As Senate confirmation hearings for Supreme Court nominee Samuel Alito approach, we are getting a closer glimpse at the mindset of the various special-interest groups joining to oppose the nomination. Through their public statements they have exposed themselves, not Judge Alito, as extremist.
Supporters of Judge Alito and other Constitution-respecting nominees should quit playing defense and start underscoring the liberty-threatening nature of the judicial anarchy essentially espoused by radical feminists and others opposing these nominees.
Since the failed nomination of Judge Robert Bork, these groups have grown increasingly emboldened, holding themselves out as the sacred guardians of constitutional rights against "reactionary" conservatives who would take us back to the days of "back-alley abortions" and virtual slavery for women and minorities.
Behind the misleading rhetoric, we discover these groups are selective defenders of the Constitution. Their judicial philosophy demonstrates no real appreciation for the overarching principle of limited government the Constitution was crafted to guarantee. They exhibit no understanding of such pivotal constitutional doctrines as the separation of powers and federalism that transform the idea of limited government from theory to reality.
Not only is their advocacy of "rights" highly selective, but their understanding of freedom itself is recklessly superficial. They are rarely motivated to protect the structural integrity of the Constitution and are purely results oriented.
If a particular congressional law mandates an outcome they deem desirable, they don’t care whether it is beyond Congress’s constitutional authority to enact. Conversely, if Congress passes a law entirely within its constitutional authority but whose result they oppose, they demand the court act as a super-legislature and overrule Congress, though legislating is outside the court’s constitutional scope.
For them, the end justifies the means, whether the "means" involves Congress perverting the Commerce Clause or trampling on states’ rights, or the courts usurping legislative or executive authority. Indeed, these fanatical groups can talk all they want about the horrors of a Judge Alito, but they are the ones whom lovers of liberty and the Constitution should fear.
In the weeks leading up to the confirmation hearings, these groups have been circulating talking-points memos and organizing rallies and marches to mobilize public opinion against Alito.
To get a taste of their penchant for hyperbole and hysteria, visit the Web sites of the Feminist Majority Foundation, People for the American Way, the National Organization for Women, the Alliance for Justice, the Leadership Conference on Civil Rights, Freedom Winter ’06 or Young People Against Alito.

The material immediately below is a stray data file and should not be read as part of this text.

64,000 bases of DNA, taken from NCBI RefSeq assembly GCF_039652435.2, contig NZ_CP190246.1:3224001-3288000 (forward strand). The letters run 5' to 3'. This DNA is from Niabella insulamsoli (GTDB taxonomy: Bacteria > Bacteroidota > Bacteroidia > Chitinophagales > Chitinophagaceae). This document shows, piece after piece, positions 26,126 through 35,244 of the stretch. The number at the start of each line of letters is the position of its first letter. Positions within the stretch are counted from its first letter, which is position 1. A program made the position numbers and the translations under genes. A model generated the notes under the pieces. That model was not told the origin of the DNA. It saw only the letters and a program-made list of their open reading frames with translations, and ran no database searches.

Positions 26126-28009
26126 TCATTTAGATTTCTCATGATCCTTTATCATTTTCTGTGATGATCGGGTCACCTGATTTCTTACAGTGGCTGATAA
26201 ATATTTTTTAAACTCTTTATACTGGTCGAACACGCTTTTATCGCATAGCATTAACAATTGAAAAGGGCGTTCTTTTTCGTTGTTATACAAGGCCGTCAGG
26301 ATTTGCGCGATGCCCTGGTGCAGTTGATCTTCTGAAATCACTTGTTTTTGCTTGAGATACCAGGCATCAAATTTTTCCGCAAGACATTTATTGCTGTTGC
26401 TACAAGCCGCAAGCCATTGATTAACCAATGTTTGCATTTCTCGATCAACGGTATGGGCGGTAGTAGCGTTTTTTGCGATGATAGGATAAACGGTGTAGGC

When you examine their most common objections to Judge Alito, you will find they are usually centered on the very things we should applaud in a judge. What they regard as denigrations of certain rights, we should understand as stewardship of the Constitution itself, without which we would have no rights. Examples abound:
When Judge Alito seeks to vindicate the core constitutional principle of equal protection in opposing affirmative action and quotas in college admissions programs, they mischaracterize it as his desire "to restrict African-Americans’ admissions" to colleges. When Alito says Congress has no constitutional authority under the Interstate Commerce Clause to regulate (SET ITAL) intrastate (END ITAL) activities involving machine guns, he is castigated as an advocate for "obviously dangerous" weapons.
When Alito voted to strike down a school district’s euphemistically dubbed "anti-harassment" policy as a cleverly crafted ruse to restrict the free speech of certain politically incorrect students, such as those Christians who criticized homosexual behavior, they depicted him not as a champion of First Amendment freedoms but a homophobic bigot.
When he voted to uphold a police strip-search of a woman and her 10-year-old daughter as constitutionally reasonable under the circumstances (to prevent the hiding of illegal drugs) and based on a "common-sense and realistic" reading of the search warrant and its supporting affidavit, they cast him as a chauvinistic thief of privacy rights. When he had the audacity to write a Third Circuit opinion that Congress didn’t have the power to require state governments to comply with the Family and Medical Leave Act, they tarred him as insensitive to employees rather than a laudable defender of state sovereignty.
Think about it. Alito’s staunchest opponents are against him for precisely the reasons they should be supporting him: He would dispassionately interpret the Constitution. They don’t want justices to be fair-minded, objective, apolitical or sober practitioners of judicial restraint. They prefer confirmed activists who will twist or ignore the Constitution at will so long as certain policy results are achieved. It is their judicial philosophy, not Judge Alito’s, that ought to be opposed with intensity.
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